The Museum as a Forum Giving Voice to the “Disappeared”: A Case Study of the Museum of Memory in Buenos Aires, Argentina

By Gabriela Baeza Bastarrachea.

Published by The International Journal of the Inclusive Museum

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Article: Print $US10.00
Article: Electronic $US5.00

In Argentina the dirty war of 1974 lead to the death of thousands of people by torture or illegal abduction orchestrated by the State. However since 1983 when the dictatorial military regime came to its end, the Argentinean nation started a transitional stage of democratic exercise of memorialization aiming to set accounts with the past. Nevertheless, the multiplicity of societal actors involved in the reconstruction of the recent history are often in struggle when it comes to the agreement on how to give meaning to a past of violence and repression. Today, after years of political struggle and controversy, a coalition of humanitarian groups together with the government of the city of Buenos Aires have created the Museo de la Memoria, a museum that opened its doors this month to honor the memory and ideals of those who were killed and abducted during the dirty war, today internationally know as the “Dissapeared”. This Museum of Memory intends to incorporate to the public realm the private histories of the victims of state terror to rewrite a tragic chapter of the history of Argentina that was characterized by a culture of secrecy and terror. This paper will present how this museum of memory is now bringing the voices of the “Dissapeared” to the public sphere using the space of the museum as a forum.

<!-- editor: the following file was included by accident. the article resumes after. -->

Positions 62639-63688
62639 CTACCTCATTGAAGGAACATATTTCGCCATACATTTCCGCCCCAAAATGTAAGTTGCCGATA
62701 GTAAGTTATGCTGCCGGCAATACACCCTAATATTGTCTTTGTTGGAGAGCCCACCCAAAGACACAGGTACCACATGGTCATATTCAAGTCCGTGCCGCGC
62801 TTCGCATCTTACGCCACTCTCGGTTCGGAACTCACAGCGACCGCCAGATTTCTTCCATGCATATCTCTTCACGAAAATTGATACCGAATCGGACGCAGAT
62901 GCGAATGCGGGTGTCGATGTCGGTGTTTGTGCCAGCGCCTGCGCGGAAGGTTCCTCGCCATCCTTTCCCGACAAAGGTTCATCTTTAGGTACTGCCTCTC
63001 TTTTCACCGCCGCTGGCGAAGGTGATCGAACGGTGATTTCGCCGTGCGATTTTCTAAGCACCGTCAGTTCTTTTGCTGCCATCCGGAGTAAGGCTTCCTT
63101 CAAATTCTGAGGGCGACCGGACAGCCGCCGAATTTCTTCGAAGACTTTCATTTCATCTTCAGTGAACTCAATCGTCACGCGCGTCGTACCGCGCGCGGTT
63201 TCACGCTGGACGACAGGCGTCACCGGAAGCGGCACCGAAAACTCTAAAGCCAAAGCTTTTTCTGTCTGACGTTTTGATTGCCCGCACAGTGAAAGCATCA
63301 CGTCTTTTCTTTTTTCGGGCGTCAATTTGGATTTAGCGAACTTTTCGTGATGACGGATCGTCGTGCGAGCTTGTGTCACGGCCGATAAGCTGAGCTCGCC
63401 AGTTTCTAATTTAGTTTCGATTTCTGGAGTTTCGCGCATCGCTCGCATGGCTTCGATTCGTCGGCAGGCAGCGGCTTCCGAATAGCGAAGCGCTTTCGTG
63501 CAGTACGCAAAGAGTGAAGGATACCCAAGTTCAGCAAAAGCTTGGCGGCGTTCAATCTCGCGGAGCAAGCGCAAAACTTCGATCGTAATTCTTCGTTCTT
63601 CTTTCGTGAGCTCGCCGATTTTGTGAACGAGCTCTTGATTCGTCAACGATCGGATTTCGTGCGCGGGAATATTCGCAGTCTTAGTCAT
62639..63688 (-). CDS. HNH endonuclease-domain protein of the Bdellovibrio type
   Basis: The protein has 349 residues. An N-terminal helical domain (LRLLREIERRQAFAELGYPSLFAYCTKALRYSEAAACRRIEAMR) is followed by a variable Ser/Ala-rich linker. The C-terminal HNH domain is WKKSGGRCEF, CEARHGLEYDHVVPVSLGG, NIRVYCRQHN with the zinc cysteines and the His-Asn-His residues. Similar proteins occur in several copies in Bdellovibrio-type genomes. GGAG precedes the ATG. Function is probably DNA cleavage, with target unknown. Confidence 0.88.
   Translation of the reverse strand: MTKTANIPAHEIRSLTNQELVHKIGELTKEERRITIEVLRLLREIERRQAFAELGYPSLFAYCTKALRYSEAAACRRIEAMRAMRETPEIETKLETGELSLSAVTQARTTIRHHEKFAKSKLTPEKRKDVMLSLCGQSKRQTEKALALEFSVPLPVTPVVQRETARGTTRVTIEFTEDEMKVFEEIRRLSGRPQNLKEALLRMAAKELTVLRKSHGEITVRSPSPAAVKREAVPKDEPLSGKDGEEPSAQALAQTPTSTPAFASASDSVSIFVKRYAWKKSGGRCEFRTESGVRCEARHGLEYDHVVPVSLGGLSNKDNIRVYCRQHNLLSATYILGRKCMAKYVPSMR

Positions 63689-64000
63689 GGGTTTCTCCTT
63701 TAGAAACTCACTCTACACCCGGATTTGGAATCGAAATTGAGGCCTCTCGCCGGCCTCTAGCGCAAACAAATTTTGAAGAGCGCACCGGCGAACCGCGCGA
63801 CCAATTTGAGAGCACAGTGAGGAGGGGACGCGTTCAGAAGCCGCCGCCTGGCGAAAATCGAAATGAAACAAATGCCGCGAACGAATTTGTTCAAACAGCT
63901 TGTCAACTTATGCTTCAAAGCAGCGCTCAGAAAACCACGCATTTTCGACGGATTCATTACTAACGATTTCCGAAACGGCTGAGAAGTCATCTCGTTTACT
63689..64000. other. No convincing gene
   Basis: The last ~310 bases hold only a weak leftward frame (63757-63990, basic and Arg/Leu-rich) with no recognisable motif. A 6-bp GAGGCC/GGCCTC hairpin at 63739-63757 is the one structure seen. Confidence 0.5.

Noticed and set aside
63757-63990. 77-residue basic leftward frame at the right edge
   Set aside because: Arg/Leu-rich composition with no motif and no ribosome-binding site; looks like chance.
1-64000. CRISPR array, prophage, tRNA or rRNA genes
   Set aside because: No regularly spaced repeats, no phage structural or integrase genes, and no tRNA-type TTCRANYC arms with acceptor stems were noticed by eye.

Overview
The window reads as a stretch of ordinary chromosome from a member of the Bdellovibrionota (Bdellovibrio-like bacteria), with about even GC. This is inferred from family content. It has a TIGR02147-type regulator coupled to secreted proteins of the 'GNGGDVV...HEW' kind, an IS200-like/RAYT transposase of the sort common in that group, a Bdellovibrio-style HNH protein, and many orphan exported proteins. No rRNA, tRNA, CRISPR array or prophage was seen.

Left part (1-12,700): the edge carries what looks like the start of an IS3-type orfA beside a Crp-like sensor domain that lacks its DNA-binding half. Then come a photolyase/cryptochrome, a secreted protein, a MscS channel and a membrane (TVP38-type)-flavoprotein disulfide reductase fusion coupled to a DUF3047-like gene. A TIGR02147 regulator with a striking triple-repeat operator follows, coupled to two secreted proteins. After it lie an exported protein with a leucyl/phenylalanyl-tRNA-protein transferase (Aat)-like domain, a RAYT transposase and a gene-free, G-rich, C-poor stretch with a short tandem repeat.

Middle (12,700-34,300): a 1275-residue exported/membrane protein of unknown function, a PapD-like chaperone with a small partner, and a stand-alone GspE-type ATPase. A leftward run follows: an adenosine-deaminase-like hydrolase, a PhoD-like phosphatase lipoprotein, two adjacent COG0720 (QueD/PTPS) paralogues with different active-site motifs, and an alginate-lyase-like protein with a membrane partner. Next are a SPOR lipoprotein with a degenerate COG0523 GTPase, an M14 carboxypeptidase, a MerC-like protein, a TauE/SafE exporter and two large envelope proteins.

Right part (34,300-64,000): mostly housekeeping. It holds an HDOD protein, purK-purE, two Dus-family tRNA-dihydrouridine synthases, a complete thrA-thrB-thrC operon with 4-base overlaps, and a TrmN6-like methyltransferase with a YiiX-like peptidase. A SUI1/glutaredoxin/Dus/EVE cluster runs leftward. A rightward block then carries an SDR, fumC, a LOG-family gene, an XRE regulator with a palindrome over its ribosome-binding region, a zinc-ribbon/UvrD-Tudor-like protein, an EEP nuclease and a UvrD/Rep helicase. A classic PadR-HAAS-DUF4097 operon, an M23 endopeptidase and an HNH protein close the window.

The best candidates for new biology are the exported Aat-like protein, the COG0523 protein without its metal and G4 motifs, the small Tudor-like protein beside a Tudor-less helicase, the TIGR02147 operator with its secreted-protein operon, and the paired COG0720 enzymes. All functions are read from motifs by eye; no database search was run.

Keywords: Memory Museums, Argentina, Dirty War

International Journal of the Inclusive Museum, Volume 1, Issue 3, pp.127-134. Article: Print (Spiral Bound). Article: Electronic (PDF File; 587.671KB).

Gabriela Baeza Bastarrachea

Fulbright Scholar, New York University, New York, USA

Gabriela Baeza Bastarrachea is a Fulbright Scholar from Yucatan Mexico, She has a B.A. in Latin American Literature and a Graduate Diploma in Museums and Archives Management. She is enrolled as a Graduate Student at NYU and is currently working on the thesis research entitled: “In Search of Meaning: Violence & Memory in Latin America” to obtain the M.A. degree in Museum Studies. Her former research work explored the creation of imaginary spaces in Caribbean Literature, as well as the dynamics of displacement found on Caribbean narratives. Her former talks and publications explore diverse aspects of Latin American literature, such as gender and national identity.

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